Secretary Antony J. Blinken On CNN’s Fareed Zakaria GPS with Fareed Zakaria

Antony J. Blinken, Secretary of State

Washington D.C.

QUESTION:  Joining me now is the Secretary of State, Antony Blinken.  Welcome, Mr. Secretary.

SECRETARY BLINKEN:  Thanks, Fareed.  It’s great to be with you.

QUESTION:  President Biden says that he thinks now that there is a ceasefire in – between the Israelis and Palestinians – there is a significant opportunity for even more positive developments, or a “genuine opportunity,” I think, if I’m quoting him correctly.  And I’m wondering:  Is there really?  I mean, you have an Israeli Government that seems pretty unyielding.  You have a Palestinian Authority led by an 85-year-old man who doesn’t – is too scared to hold elections for fear of what will happen.  Hamas controls Gaza.  Is there really a prospect of some kind of movement towards a genuine political solution?

SECRETARY BLINKEN:  Fareed, I think there has to be.  I think both sides are reminded that we have to find a way to break the cycle, because if we don’t, it will repeat itself at great cost and at great human suffering on all sides.  Look, we worked very hard with this intense but behind-the-scenes diplomacy to get to the ceasefire, and I think President Biden leading this effort made the judgment that we could be most effective in doing that.  And ultimately, after this intensive effort across the government, we got to where everyone wanted to be, which was to end the violence.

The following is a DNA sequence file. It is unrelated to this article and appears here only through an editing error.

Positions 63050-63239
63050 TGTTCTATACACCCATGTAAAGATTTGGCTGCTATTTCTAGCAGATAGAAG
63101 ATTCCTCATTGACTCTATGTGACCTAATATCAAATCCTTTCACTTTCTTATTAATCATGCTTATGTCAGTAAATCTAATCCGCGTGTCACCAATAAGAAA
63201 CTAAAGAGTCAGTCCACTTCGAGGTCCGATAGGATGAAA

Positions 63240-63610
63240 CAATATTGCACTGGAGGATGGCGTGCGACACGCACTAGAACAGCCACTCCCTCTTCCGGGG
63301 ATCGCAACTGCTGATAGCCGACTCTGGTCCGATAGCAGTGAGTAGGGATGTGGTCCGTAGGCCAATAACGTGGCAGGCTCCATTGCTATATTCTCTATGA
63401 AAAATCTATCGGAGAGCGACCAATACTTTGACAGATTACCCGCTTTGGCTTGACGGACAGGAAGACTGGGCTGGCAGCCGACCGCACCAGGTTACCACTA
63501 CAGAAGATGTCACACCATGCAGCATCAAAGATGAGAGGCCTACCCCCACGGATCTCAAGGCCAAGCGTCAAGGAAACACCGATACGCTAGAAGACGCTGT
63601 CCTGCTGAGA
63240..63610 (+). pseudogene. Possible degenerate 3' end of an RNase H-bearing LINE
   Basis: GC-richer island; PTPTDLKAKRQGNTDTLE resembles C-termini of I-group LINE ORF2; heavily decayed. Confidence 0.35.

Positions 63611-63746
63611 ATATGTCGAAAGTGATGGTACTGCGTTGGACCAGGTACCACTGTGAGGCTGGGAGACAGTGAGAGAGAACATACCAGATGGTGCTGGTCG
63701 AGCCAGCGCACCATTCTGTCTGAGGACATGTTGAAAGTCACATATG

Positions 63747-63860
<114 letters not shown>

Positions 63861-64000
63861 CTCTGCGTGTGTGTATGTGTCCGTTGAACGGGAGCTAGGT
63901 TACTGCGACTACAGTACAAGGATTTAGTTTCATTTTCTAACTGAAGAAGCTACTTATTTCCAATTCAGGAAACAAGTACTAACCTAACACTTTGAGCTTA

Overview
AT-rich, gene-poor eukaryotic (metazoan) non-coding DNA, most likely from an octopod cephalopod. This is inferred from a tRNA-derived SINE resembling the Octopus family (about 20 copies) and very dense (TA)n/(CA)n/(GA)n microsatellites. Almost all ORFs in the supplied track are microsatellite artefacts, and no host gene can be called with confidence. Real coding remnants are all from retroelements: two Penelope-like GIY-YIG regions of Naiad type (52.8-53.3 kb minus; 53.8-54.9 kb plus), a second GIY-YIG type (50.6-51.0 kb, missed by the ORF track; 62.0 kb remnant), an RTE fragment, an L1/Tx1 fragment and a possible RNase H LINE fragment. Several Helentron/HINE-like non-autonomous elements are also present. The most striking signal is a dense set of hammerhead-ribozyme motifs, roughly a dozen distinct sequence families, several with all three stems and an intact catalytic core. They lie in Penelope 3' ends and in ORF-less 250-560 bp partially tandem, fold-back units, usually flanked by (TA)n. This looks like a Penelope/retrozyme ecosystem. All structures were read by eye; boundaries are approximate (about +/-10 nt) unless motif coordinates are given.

But now, as the President said, I think it’s incumbent upon all of us to try to make the turn to start to build something more positive.  And what that means at heart is that Palestinians and Israelis alike have to know in their day-in and day-out lives equal measures of opportunity, of security, of dignity, something that you touched on in your piece in The Washington Post this week. 

QUESTION:  Will you use, as a template, the last peace plan put forward by the United States Government that is the peace plan shepherded by Jared Kushner?

SECRETARY BLINKEN:  Look, I don’t think we’re at the – in a place where the – getting to some kind of a negotiation for what ultimately, I think, has to be the result, which is a two-state solution, is the first order of business.  We have to start building back in concrete ways and offering some genuine hope, prospects, opportunity in the lives of people.